r Charleston, consisting, according to their own statement, of eight vessels carrying twenty-six guns, and about fourteen hundred men, including the troops sent for reinforcement of the garrison.
Upon the receipt of General Beauregard's telegram, that provisions would be sent to Fort Sumter, forcibly if need be, he was directed by the Secretary of War to demand its surrender at twelve o'clock, on April 11th.
The demand was accordingly made in a note borne by Colonel James Chesnut and Captain Lee, with the offer of permission for Major Anderson to salute the flag he had upheld with so much fortitude.” Major Anderson made answer on the same day, that he regretted that his sense of honor and of obligation to his government would not permit him to accede to the demand of General Beauregard.
Next day at 4.30 A. M. the signal was given from Fort Johnston; the fire was gradually followed by shots from Moultrie, Cummings' Point, and the floating battery.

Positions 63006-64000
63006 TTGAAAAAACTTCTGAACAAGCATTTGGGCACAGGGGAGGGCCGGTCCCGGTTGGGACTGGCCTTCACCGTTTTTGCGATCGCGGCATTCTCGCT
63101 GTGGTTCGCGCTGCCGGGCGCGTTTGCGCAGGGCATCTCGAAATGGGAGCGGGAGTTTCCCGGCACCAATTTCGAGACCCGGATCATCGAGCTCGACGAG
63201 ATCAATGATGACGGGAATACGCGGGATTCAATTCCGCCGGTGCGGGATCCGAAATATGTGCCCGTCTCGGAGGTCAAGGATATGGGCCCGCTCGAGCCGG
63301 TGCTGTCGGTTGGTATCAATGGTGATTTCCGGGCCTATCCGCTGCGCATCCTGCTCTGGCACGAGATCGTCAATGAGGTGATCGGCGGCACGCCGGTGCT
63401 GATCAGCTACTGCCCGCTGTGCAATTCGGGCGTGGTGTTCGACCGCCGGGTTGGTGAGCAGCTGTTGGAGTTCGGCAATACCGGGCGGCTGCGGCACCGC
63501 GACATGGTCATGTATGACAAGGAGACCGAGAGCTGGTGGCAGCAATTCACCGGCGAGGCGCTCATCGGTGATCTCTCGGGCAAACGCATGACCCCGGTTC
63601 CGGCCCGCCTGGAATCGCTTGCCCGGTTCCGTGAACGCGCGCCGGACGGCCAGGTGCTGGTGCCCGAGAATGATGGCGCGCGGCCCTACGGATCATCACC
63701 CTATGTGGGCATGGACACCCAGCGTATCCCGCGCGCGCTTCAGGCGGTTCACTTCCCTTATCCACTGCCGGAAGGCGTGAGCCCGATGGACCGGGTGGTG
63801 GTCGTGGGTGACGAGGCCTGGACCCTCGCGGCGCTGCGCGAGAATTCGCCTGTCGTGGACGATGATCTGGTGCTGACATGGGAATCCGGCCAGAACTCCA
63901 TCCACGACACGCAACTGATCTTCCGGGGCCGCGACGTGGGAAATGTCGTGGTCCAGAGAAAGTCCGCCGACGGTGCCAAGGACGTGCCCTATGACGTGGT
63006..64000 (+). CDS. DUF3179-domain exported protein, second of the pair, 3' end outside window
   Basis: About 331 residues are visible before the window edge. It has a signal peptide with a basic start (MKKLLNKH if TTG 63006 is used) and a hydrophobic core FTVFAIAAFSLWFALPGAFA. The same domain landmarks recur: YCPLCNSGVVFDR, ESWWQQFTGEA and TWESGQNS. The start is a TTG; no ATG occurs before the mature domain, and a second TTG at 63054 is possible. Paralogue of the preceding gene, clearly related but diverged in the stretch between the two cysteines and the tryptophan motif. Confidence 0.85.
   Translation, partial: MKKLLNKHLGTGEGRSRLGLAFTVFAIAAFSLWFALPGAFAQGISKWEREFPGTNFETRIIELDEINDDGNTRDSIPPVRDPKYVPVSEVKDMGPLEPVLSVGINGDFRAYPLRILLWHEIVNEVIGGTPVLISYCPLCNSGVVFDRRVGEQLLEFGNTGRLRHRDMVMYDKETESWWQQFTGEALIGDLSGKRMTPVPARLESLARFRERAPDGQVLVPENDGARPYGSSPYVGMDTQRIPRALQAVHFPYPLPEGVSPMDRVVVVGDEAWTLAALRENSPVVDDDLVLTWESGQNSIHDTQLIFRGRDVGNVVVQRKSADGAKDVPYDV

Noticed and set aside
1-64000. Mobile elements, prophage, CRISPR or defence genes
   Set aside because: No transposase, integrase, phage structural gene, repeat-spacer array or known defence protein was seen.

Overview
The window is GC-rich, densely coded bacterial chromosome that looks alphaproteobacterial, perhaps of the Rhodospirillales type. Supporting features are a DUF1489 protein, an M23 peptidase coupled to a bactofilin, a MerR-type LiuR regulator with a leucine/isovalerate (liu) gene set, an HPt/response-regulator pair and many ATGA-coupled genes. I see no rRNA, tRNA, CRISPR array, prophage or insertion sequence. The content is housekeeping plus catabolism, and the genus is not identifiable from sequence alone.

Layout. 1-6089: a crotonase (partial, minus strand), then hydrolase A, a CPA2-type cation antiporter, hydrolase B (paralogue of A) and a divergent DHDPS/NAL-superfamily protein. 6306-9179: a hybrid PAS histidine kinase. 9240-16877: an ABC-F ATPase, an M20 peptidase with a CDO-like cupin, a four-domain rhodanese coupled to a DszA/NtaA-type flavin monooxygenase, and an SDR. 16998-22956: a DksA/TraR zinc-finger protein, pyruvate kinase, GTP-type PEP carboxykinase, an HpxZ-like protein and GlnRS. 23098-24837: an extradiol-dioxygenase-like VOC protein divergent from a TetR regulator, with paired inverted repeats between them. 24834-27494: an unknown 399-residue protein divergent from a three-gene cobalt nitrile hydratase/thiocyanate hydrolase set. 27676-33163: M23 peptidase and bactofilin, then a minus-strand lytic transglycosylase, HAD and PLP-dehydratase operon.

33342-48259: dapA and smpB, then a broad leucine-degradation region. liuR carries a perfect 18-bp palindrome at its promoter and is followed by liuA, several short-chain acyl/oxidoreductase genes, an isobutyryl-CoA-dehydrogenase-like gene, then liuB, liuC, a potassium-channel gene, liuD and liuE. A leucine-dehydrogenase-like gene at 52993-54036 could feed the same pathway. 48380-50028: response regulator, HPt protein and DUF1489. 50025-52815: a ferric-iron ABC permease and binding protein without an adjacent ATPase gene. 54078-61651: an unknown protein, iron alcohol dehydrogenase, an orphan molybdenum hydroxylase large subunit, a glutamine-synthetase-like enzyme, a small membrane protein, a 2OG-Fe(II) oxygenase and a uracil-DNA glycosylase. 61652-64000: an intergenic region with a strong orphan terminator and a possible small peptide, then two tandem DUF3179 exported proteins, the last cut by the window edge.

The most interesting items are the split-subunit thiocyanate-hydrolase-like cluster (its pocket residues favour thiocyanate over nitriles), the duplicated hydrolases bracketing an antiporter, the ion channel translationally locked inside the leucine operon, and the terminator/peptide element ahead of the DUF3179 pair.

Fort Sumter did not reply
ified to resist the Confederate forces.
General Lee, under the idea that a demonstration upon Wlan began to transfer troops to Washington, and Lee moved with the rest of his army to join Generalrief, boastful, and disastrous, as those of Generals Lee and Jackson were brilliant, audacious, and r the battle of Second Manassas, the army under Lee crossed the Potomac and entered Maryland.
Wof truce.-Richmond Despatch, 13th instant. General Lee matured his plan of operations, and issuedof battle.
Unfortunately for these plans of Lee, the battle order addressed to D. H. Hill was bing his order in ‘62, thwarted the plans of General Lee in Maryland.
Mr. Davis answered, Hill is
Colonel Walter Taylor, in his Four years with Lee, says:
The fighting was heaviest and mosller's guns of the Washington Artillery,
General Lee's report of the battle. and a thin gray lite in October, 1862, General McClellan followed Lee into Virginia.
Here he was relieved and succee